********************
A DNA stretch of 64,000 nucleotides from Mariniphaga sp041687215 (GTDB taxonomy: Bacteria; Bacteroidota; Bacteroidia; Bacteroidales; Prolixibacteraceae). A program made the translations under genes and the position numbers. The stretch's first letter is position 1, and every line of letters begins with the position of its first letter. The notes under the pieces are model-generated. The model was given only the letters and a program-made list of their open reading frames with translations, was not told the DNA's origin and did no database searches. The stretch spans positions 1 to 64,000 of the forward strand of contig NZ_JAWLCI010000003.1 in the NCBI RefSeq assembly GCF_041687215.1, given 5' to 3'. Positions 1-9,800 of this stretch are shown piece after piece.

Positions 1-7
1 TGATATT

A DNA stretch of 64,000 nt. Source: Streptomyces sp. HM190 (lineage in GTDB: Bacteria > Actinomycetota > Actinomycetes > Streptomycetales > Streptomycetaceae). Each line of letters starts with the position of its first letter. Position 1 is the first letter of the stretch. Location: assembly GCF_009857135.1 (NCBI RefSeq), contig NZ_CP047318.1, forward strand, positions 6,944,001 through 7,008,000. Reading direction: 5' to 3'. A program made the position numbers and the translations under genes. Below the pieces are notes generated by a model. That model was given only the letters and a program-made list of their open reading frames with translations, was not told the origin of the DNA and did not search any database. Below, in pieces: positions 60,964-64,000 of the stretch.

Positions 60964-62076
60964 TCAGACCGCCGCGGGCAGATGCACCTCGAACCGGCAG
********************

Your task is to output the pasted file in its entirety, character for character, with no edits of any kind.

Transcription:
A DNA stretch of 64,000 nucleotides from Mariniphaga sp041687215 (GTDB taxonomy: Bacteria; Bacteroidota; Bacteroidia; Bacteroidales; Prolixibacteraceae). A program made the translations under genes and the position numbers. The stretch's first letter is position 1, and every line of letters begins with the position of its first letter. The notes under the pieces are model-generated. The model was given only the letters and a program-made list of their open reading frames with translations, was not told the DNA's origin and did no database searches. The stretch spans positions 1 to 64,000 of the forward strand of contig NZ_JAWLCI010000003.1 in the NCBI RefSeq assembly GCF_041687215.1, given 5' to 3'. Positions 1-9,800 of this stretch are shown piece after piece.

Positions 1-7
1 TGATATT

A DNA stretch of 64,000 nt. Source: Streptomyces sp. HM190 (lineage in GTDB: Bacteria > Actinomycetota > Actinomycetes > Streptomycetales > Streptomycetaceae). Each line of letters starts with the position of its first letter. Position 1 is the first letter of the stretch. Location: assembly GCF_009857135.1 (NCBI RefSeq), contig NZ_CP047318.1, forward strand, positions 6,944,001 through 7,008,000. Reading direction: 5' to 3'. A program made the position numbers and the translations under genes. Below the pieces are notes generated by a model. That model was given only the letters and a program-made list of their open reading frames with translations, was not told the origin of the DNA and did not search any database. Below, in pieces: positions 60,964-64,000 of the stretch.

Positions 60964-62076
60964 TCAGACCGCCGCGGGCAGATGCACCTCGAACCGGCAG